Maariv reports that contrary to previous publications, the Israeli defence establishment believes that there is no change in Russia’s policy toward activities attributed to the Israeli Air Force (IAF) in Syrian territory. They interpret the remarks made last week by a Russian general that the Russian army is helping the Syrian army thwart airstrikes, as a marketing ploy to sell Russian weapons, rather than the change taking place on the ground. The paper notes that in recent years the Syrian army has been using older outdated Russian defence systems to fire on IAF planes when they attack its territory. The more advanced Russian systems, such as the S-300 deployed by the Russians in Syria, are fully controlled by the Russians and they do not approve their use against Israeli targets. The Israeli defence establishment believes that the Russians understand the situation in Syria is very complex and that they would prefer Israel not to attack, but on the other hand also understand its vital interests. The bottom line, they believe that Israel’s freedom of action in Syria has not changed in recent months and will continue to operate in its territory in accordance with its security interests and efforts to prevent Iranian entrenchment.

Israel Hayom reports that last night the US House of Representatives approved a budget bill that anchors defence aid to Israel into law and promises to fund a series of programmes aimed at promoting peace in the region.  According to the bill, “the US will provide Israel with $3.3 billion dollars in defence aid annually, as per an agreement former Prime Minister Benjamin Netanyahu reached with the Obama administration in 2016. In addition, the bill approves $50 million to support economic ‘opportunities’ between Israel and the Palestinians, as well as $2 million for US-Israel co-development projects involving water, agriculture, and energy. Another $6 million has been approved to fund joint research between Israeli and Arab scientists.”  In addition, they call for more transparency in the textbooks used in schools run by the UN Relief and Works Agency (UNRWA), the purpose of which is to eradicate antisemitic content and incitement that currently appears.

Israel Hayom also reports on comments yesterday by US Secretary of State Antony Blinken relating to the negotiations with Iran to re-enter the JCPOA nuclear deal. Blinken is quoted saying: “We are committed to diplomacy, but this process cannot go on indefinitely … at some point the gains achieved by the JCPOA cannot be fully recovered by a return to the JCPOA if Iran continues the activities that it’s undertaken with regard to its nuclear programme. We have clearly demonstrated our good faith and desire to return to mutual compliance with the nuclear agreement. … The ball remains in Iran’s court and we will see if they’re prepared to make the decisions necessary to come back into compliance.”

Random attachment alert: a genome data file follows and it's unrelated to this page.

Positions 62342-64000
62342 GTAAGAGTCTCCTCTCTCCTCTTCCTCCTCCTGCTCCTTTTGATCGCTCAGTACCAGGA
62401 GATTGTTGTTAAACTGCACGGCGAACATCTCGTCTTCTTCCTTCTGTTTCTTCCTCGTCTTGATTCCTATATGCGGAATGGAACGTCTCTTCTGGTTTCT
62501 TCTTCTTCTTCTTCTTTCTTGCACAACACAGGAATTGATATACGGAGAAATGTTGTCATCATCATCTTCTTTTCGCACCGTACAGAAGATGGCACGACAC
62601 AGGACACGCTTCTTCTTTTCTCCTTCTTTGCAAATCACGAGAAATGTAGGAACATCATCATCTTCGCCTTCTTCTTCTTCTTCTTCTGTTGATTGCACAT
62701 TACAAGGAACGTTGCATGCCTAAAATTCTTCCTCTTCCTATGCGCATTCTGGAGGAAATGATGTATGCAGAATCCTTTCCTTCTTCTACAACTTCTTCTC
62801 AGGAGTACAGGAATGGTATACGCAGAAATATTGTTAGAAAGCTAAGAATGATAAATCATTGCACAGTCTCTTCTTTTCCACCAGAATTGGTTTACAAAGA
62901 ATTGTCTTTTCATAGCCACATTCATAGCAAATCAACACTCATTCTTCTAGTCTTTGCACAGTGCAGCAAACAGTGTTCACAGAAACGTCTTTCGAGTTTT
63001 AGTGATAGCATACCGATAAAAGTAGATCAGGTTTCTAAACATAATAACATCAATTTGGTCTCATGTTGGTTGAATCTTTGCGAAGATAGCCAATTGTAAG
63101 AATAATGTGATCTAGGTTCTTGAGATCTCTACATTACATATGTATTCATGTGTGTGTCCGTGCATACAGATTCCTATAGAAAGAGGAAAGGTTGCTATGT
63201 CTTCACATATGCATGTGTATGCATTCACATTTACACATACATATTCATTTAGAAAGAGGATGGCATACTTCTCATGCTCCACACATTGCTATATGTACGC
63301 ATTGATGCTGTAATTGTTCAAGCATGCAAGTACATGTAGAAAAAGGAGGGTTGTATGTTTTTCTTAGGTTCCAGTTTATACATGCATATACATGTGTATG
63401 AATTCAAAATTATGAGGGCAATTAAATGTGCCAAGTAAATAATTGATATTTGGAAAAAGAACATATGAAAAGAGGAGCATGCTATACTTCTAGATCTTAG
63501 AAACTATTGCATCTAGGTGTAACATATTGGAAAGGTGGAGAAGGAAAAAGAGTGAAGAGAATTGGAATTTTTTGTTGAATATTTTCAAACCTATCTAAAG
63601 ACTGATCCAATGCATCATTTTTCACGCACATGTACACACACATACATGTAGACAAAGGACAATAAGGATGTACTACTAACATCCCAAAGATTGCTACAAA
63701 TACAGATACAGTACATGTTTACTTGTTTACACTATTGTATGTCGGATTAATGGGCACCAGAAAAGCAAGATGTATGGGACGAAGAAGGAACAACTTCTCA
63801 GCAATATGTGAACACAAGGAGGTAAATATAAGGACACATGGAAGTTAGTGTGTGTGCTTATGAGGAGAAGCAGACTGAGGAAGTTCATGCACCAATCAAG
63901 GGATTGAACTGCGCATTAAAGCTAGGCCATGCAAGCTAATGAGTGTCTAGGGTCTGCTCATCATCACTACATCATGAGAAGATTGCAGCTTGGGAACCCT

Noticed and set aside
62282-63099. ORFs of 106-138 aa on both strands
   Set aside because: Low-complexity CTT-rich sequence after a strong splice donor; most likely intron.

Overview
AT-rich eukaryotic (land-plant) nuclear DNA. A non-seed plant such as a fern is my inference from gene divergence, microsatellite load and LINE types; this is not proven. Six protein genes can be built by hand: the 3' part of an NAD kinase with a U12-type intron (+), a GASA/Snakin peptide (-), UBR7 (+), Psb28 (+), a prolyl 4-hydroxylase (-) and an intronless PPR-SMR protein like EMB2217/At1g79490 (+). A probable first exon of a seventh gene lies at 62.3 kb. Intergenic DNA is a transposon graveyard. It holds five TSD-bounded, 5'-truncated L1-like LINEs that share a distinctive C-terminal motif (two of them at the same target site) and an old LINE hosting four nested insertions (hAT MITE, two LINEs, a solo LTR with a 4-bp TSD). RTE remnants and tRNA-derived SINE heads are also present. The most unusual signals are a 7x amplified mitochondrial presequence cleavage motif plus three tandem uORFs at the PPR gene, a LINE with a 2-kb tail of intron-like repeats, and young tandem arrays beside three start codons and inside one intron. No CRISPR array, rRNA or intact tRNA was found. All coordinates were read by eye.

Ynet continues to follow the fallout of Ben & Jerry’s announcement last week to stop selling ice cream in the West Bank after 2022. The latest pushback comes from a German anti-racism foundation that has cut ties with the ice cream company. The Amadeu Antonio Foundation said in a letter published on its website that they are “disappointed” that Ben & Jerry’s is “following the line of the anti-Semitic boycott movement BDS”. The foundation was established in 1998 to fight against far-right-wing parties, racism and antisemitism. It is named after Amadeu Antonio Kiowa, one of the first victims of far-right violence after the reunification of Germany in 1990. “This decision supports the argument that on the one hand there is an ‘evil Israel’ and on the other hand only ‘good, oppressed’ Palestinians” said the letter. “Boycott movements demonise and delegitimise Israel and thus spread Israel-related anti-Semitism.” Meanwhile, Israel Hayom reports that Ecuador’s largest supermarket chain, owned by El Rosado Group, announced it will no longer sell Ben & Jerry’s ice cream. The company has over 180 stores across Ecuador and is joining other supermarket stores worldwide that are protesting Ben & Jerry’s decision.